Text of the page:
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#introductions 

Yes, hello! I am Xin Jin Meng, the Novelty of the Golden Fantastic. Welcome to my social medium!

I am a furry, a dragon, an enby, a primadonna, a virago, a vorarephile, a sybarite, an aesthete, and if there's any time left over after all that, an artist.

I have come to Mastodon because I want to talk about things that matter to me on a personal level. I will endeavor to respect your feelings, with content warnings and elsewhere, but I am not safe for work.

cw: slur 

Ah yes, that part of the conversation where someone says, "And then he left the furry fandom because people were acting r___". Time to mask up and to close doors.

𝗙𝗶𝗿𝘀𝘁 𝗝𝗼𝗯: Apprentice Strumpet
𝗖𝘂𝗿𝗿𝗲𝗻𝘁 𝗝𝗼𝗯: Primadonna at Liberty
𝗪𝗼𝗿𝘀𝘁 𝗝𝗼𝗯: Assistant Strumpet
𝗗𝗿𝗲𝗮𝗺 𝗝𝗼𝗯: Dongzhi Fēichuán

In Memoriam: Jace (aka Brian Harp) 🙏 A light in the darkness.

10 Games to Play To Know Me 

Dark Souls 2:
This one remains my favorite of the series. It's open-world, it tries new ideas and strange environments, it has complex weapons and interactions. It's not yet ossified. And it really feels like a world filled with all its own strange little happenings, where you're an explorer, not a conqueror.

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10 Games to Play To Know Me 

Zeno Clash:
Here's a game that's very tough to love. A first-person brawler in the Source engine. There are few game experiences that can match knocking someone into a table and watching all the knickknacks go flying. The Zeno-verse would go off in different directions, none as pure or as satisfying as this first outing.

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10 Games to Play To Know Me 

Abe's Oddysee:
Speaking of transitionals, the packagers felt they needed to stress that this game has "unlimited lives". A puzzle-platformer with anti-capitalist themes, it somehow never lets the runaway artistic ambition destroy the playability. Later games would iterate the formula, but the original retains that joy of discovery.

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10 Games to Play To Know Me 

Bushido Blade 2:
This game really needs a remake, one with an open-world with no loading times. The opposite of modern fighting-games - no meters, no gimmicks, one-hit kills, gloomy 3d arenas, awkward realistic weapons. Also supported the PSX link cable for a unique experience. I'm starting to think that I hate fun.

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10 Games to Play To Know Me 

Fantasy General:
You can get this on GOG. That 1980s Tolkien-wanna be fantasy art running headlong into the 1990s MtG anything-goes era, all to push a 1970s-era Panzer-General clone. I played far, far too much of this. You can name your units!

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10 Games to Play To Know Me 

Captain Blood:
What is wrong with me. This game is a baffling ordeal that requires memorization and precise timing. I can't shake the idea that an open-sandbox game where you can only communicate in emoji has some legs.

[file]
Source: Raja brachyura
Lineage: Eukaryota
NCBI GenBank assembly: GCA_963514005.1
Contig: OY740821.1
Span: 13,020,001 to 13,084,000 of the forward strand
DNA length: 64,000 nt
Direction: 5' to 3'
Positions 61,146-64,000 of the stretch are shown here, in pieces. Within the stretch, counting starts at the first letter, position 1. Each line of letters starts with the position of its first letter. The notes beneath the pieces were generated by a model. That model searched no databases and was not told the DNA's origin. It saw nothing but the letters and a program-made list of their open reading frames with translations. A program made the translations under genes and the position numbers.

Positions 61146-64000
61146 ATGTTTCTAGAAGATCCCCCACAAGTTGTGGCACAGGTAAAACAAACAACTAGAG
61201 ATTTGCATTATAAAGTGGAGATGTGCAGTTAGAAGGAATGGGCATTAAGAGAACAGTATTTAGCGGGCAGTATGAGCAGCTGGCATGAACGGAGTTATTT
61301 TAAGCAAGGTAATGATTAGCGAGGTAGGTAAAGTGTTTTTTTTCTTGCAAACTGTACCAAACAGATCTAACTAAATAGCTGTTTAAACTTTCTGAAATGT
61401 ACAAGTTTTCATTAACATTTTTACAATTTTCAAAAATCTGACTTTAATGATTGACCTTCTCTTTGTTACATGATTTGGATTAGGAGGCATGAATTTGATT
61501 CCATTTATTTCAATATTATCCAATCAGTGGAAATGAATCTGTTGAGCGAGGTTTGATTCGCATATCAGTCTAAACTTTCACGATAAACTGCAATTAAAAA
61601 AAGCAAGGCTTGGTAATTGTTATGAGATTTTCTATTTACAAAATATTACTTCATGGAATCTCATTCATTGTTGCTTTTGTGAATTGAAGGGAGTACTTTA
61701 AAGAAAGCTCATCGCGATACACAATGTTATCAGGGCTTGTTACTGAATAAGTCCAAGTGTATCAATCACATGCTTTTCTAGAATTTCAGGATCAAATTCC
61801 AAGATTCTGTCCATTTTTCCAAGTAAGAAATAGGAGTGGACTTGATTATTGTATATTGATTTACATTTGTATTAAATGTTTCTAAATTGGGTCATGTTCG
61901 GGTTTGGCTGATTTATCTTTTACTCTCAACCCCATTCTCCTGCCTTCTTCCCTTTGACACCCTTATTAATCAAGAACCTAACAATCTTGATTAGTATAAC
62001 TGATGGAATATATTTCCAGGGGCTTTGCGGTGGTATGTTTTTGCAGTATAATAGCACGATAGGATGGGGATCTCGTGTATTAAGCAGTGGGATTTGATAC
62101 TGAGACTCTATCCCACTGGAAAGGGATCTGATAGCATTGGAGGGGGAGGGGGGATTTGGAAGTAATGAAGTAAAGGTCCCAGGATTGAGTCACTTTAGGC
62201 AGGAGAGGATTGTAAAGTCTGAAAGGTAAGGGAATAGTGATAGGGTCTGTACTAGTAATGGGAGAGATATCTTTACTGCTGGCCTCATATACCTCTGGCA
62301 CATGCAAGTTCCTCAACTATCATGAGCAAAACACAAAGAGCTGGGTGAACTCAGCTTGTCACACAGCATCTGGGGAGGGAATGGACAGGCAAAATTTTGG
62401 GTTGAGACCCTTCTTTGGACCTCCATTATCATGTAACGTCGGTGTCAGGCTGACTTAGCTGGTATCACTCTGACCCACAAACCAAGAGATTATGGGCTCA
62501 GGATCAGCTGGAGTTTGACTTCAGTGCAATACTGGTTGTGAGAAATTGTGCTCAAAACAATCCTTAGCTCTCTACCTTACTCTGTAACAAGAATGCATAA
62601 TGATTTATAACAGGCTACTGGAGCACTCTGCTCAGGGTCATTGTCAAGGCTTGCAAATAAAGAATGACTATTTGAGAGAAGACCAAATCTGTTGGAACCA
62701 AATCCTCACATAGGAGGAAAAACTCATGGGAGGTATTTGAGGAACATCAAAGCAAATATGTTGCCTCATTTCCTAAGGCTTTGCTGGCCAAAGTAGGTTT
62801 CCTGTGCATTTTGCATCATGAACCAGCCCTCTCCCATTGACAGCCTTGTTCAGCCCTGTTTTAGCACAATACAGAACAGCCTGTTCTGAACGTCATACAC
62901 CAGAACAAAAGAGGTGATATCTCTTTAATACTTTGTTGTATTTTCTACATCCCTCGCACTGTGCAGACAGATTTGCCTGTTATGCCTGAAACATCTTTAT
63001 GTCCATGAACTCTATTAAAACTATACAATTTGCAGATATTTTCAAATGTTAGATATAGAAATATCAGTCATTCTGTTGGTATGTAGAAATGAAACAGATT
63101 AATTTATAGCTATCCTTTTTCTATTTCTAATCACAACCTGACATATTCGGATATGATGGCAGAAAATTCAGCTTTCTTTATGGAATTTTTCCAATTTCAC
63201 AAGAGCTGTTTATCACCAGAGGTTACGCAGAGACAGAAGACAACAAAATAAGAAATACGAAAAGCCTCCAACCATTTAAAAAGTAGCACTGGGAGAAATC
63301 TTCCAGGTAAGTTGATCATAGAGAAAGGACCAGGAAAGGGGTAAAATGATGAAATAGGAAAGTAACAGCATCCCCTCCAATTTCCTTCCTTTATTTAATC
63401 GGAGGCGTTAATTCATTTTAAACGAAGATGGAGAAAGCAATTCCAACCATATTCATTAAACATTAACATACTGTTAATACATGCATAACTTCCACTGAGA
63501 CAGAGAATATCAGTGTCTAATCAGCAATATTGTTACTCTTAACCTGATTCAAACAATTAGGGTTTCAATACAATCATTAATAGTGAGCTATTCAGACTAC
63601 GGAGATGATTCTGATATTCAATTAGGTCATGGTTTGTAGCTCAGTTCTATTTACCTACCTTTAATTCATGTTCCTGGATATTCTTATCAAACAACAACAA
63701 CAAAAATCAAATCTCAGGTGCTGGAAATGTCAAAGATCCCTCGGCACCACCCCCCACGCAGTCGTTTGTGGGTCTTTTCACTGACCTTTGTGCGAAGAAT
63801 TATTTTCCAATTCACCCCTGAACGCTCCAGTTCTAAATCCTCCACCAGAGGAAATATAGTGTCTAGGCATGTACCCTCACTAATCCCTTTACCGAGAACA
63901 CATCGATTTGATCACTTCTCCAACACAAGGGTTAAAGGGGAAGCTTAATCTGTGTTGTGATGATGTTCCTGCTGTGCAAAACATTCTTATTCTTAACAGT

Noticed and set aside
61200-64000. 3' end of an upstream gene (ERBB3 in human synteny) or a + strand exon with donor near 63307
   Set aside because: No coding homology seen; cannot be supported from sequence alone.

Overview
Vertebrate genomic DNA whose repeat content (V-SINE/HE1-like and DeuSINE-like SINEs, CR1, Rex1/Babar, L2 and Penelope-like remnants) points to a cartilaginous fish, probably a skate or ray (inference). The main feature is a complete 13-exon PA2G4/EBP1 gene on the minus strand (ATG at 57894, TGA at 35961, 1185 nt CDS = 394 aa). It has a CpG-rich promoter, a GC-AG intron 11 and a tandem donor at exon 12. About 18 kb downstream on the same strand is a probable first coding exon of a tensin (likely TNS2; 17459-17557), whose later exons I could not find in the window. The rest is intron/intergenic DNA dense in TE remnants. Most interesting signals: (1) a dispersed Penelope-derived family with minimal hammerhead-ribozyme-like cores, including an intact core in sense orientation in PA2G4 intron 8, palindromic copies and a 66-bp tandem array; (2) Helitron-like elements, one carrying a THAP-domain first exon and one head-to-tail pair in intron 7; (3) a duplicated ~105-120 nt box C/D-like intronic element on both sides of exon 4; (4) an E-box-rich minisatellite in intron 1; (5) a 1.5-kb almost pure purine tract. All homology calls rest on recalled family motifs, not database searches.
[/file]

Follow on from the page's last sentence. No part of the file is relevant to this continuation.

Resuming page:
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10 Games to Play To Know Me 

Ultima V: Warriors of Destiny:
I have a fondness for Ultimas, and this one remains my favorite, right in that sweet spot of open-world, linear-quest, and clumsy weirdness. U4 is more experimental, and U6 & U7 are more ambitious, but this one hews closest to fantasy adventure. I really should try the Dungeon Siege remake.

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10 Games to Play To Know Me 

Jumpman:
A classic that I'm always surprised doesn't show up on more lists of all-time-greats. Possibly because it's extremely 8-bit? Or that Super Mario Brothers ruined all other platformers. Each level is an entertaining little puzzle, sometimes with unique rules, sometimes not. And a unique visual aesthetic to each one. A transition from the era of think-fast quarter-eaters to the expansive offerings of later-gen storage.

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10 Games to Play To Know Me 

Suspended:
Infocom's experimental game of unreliable narrators. It crams a lot into a tiny space, and is more of an exercise in patience than a puzzle to solve. I remain fascinated by its story-telling techniques, and I wonder if it can be updated for modern audiences.

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10 Games to Play To Know Me 

Raiders of the Lost Ark:
In this era, where people google walkthroughs before they even start playing, the Raiders game required you to read the manual to have any idea what was going on. An ambitious project of juggling several plates while being a technical marvel for the Atari 2600. Solving this game remains one of my boasts.

From a thread on comics 

I think about this one panel a lot.
It's exemplar of the chanbara genre. Usagi the rabbit's plea is desperate, not scary. He's convinced that Yagi the goat's swordsmanship is great, but that Usagi's is greater, and if they keep dueling, it will result in Yagi's death. And he doesn't want to kill Yagi. Usagi is our hero but he doesn't want to use violence. Meanwhile, Yagi's son Gorogoro prepares some trick.
Sakai's drafting is impeccable. The full-black shadows of Yagi's kimono, Usagi's pants, and the shadow of the cart separate the foreground from the background. And the background has enough detail to make it out while not being distracting. All of this is done without color.
This is everything I love about comics.

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From a thread on comics 

The question was, 'What's a comic page that loves rent free in your head?' This is a panel from Usagi #24 (Fantagraphics 1987 run), by Stan Sakai.

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Dragon Style

I'm a grumpy queer dragon lady and this is my quiet cave for me and some friends.